Starting my second week of women covering songs originally performed by men is Dar Williams with her version of Fountains of Wayne’s ‘Troubled Times.’
Unlike most of the covers I’ve featured so far, this one is slavishly faithful to its source material. Williams recorded this song not because she felt she could bring some new twist to it but simply because she loves it. She’s a fan.
Fountains of Wayne’s original appeared on their 1999 album Utopia Parkway, an excellent collection worth picking up if you don’t own it already.
One of the things I like about Dar Williams is that she’s a very good lyricist whose lyrics are almost always easily dissected. That’s in contrast to, say, Elvis Costello, who is also a fine lyricist but often writes whole songs that leave me baffled.
Now sure, I think there is something to be said for poetic imagery that can be interpreted a dozen different ways by a dozen different people, but sometimes I just want a song that speaks to me in words I understand about themes I can appreciate.
On that front, Williams delivers in spades.
Of all the artists in my music collection, Dar Williams is one of the few whose songs I would just as soon read in a book as listen to on record. That’s not a criticism of her voice or melodic gifts — she’s pretty great on that front as well — but a testament to the power of her poetry.
Because Williams is a poet, a label I wouldn’t assign to most songwriters. Songs are generally meant to be listened to, not read, and laying them out on paper (or a computer screen) makes that very obvious. And I don’t mean that as a criticism to most songwriters… I’m guessing they fully appreciate the difference between song lyrics and poetry.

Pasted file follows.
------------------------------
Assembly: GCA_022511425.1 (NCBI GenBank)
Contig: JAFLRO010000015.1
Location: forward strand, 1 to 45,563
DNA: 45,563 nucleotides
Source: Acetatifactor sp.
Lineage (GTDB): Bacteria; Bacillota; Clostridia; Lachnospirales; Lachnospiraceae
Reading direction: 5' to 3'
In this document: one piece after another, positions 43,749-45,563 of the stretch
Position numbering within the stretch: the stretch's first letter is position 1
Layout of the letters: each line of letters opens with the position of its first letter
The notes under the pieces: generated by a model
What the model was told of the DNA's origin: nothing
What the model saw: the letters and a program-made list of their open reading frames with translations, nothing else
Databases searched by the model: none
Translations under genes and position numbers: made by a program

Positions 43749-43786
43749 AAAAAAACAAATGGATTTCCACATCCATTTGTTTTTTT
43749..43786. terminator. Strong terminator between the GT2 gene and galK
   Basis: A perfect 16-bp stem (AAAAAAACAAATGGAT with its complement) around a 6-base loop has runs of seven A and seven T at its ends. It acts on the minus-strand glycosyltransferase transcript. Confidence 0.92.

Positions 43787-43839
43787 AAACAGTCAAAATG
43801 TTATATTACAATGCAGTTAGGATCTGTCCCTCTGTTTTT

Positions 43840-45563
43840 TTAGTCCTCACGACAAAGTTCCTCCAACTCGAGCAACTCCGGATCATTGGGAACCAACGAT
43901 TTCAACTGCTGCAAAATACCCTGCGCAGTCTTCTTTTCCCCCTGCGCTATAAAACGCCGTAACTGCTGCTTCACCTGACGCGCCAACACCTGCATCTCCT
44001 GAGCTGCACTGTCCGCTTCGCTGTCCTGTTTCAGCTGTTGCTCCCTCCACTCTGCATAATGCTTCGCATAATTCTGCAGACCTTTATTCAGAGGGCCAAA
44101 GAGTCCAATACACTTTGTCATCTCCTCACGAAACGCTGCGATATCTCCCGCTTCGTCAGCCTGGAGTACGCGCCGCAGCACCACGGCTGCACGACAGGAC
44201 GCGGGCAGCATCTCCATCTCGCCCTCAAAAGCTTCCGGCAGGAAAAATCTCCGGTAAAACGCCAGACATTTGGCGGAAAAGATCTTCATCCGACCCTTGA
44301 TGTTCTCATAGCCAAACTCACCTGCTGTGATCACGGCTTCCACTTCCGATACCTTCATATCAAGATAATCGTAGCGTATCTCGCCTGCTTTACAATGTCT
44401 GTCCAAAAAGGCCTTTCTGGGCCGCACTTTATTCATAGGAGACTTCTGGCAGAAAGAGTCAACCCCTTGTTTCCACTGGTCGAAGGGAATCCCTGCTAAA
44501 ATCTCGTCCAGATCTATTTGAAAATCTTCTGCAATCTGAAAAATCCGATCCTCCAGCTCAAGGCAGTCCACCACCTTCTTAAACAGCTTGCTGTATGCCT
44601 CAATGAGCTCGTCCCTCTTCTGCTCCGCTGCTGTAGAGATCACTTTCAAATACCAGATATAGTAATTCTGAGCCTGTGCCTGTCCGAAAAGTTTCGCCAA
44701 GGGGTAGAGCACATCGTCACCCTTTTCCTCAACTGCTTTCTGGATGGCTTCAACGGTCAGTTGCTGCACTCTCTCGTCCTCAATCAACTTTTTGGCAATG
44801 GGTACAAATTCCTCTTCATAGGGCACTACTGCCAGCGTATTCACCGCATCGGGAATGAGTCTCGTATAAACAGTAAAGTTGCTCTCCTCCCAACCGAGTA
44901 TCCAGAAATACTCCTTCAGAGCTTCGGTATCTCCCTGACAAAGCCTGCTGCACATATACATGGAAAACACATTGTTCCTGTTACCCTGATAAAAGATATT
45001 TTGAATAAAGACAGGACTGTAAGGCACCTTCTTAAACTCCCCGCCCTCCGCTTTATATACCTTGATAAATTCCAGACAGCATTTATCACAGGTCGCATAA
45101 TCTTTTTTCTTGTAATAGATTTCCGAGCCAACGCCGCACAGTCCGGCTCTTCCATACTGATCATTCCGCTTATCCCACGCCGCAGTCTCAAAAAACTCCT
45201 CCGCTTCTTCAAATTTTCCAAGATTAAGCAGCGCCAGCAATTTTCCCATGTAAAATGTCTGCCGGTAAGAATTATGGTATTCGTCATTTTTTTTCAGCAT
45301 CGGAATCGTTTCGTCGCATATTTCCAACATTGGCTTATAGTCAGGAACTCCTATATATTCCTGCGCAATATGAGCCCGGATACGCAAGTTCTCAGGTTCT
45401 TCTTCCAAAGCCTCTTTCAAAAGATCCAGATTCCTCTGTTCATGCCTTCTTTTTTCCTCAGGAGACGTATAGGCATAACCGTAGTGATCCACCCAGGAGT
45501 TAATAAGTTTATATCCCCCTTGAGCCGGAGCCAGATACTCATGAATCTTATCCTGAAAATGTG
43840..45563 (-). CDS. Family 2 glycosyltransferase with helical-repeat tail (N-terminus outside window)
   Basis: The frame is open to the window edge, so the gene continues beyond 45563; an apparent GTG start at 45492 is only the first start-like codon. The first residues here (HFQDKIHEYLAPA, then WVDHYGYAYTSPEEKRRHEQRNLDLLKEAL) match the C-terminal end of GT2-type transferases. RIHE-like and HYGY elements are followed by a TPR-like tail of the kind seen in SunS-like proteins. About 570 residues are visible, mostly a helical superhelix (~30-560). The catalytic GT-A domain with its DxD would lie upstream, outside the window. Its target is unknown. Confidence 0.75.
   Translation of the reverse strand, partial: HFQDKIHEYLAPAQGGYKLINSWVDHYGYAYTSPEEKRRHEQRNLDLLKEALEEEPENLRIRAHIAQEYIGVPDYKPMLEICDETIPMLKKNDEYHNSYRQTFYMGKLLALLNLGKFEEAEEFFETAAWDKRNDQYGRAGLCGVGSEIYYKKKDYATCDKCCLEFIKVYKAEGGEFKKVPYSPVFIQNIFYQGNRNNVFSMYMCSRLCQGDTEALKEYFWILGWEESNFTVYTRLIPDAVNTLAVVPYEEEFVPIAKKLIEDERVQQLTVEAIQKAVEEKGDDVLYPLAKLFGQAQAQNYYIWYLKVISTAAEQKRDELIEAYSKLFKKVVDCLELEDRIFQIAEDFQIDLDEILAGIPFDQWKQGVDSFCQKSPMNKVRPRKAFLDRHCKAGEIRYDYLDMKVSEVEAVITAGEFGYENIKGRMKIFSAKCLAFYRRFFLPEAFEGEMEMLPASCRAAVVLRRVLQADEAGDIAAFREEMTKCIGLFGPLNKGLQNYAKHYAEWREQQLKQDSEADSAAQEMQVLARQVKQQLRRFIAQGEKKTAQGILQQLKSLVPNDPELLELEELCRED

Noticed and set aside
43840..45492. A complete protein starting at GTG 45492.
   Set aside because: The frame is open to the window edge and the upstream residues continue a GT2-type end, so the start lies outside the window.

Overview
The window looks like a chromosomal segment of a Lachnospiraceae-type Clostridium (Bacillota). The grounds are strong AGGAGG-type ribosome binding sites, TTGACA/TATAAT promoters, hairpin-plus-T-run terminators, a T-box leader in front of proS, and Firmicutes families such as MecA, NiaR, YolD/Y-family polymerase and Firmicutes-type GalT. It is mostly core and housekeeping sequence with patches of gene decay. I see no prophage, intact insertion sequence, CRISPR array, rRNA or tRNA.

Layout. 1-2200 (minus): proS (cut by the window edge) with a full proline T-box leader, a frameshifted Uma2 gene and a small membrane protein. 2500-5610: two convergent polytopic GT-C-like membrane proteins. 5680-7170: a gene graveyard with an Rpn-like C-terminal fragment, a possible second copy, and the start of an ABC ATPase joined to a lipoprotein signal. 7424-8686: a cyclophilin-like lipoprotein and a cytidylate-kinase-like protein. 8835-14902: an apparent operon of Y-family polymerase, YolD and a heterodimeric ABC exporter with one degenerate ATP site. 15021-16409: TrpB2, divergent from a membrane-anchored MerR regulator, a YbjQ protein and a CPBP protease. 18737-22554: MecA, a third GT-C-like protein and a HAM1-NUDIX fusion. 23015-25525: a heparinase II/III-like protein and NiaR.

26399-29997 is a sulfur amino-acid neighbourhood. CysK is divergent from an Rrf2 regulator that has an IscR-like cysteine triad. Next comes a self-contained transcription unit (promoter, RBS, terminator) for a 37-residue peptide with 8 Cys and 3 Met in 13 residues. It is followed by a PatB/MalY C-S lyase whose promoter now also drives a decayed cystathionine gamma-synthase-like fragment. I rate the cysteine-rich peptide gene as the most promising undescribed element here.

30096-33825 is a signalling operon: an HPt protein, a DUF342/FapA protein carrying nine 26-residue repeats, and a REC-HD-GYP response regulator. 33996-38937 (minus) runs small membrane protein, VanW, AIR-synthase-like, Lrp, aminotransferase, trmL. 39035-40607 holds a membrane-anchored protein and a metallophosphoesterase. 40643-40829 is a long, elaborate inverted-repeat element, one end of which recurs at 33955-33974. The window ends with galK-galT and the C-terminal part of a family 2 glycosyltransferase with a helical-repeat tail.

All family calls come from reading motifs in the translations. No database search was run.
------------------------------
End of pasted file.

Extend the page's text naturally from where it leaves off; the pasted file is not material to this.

Last year, Dar Williams released her seventh full-length album, Promised Land, and this one I did buy when I found it on sale recently at a local record shop. I haven’t had a chance to give it more than a few listens just yet, so I can’t give a definitive verdict, but it’s good stuff.
On the whole, it’s poppier than her early material, using more drums than I’ve ever heard in a Dar Williams song. And that’s a good thing… my one complaint about Williams’ music is that sometimes it’s a bit too airy, too at risk of floating away on its own preciousness. These new songs feel a little more earthbound.
Now here’s the weird thing. Williams had released three straight albums that I really loved and had written at least a couple of songs I consider among my very favorites, and yet in 2003 when she released her next album, Beauty of the Rain, I didn’t get it. And two years later she released an album called My Better Self and I didn’t get that either.
That’s quite unlike me. I’m always looking for the next album by artists I enjoy. Maybe it was because I was suddenly sharing my house with a 1-year-old, though I don’t think I stopped buying music altogether.
In 2000, Dar Williams released her fourth full-length album, The Green Room, and again she didn’t disappoint. I don’t rank this album quite as high as the previous two but it’s a solid collection that steps up her game in terms of production.
The highlight of the album is a song I’ve already featured on the blog, a track called ‘After All.’ It’s a real beauty about surviving depression and, like ‘When I Was a Boy,’ it has generated a lot of attention here through the YouTube clip I I posted. I guess Williams is just obscure enough and just sought out enough that a blog like this can hit the radar of her more fervent fans without getting lost in a sea of other coverage.
Mortal City was Williams’ second full-length album. For some reason I don’t own her debut, The Honesty Room, even though it contains one of my favorite songs ever, ‘When I Was a Boy.’
I featured that song on the blog just over a year ago and it is far and away the post here that has received the most continued attention. That’s because I posted the song on YouTube with a link back to Meet Me In Montauk, and the YouTube clip has received more than 15,500 views to date. Now that’s not much compared to that wedding dance clip or the keyboard cat, but it’s a pretty big number to me.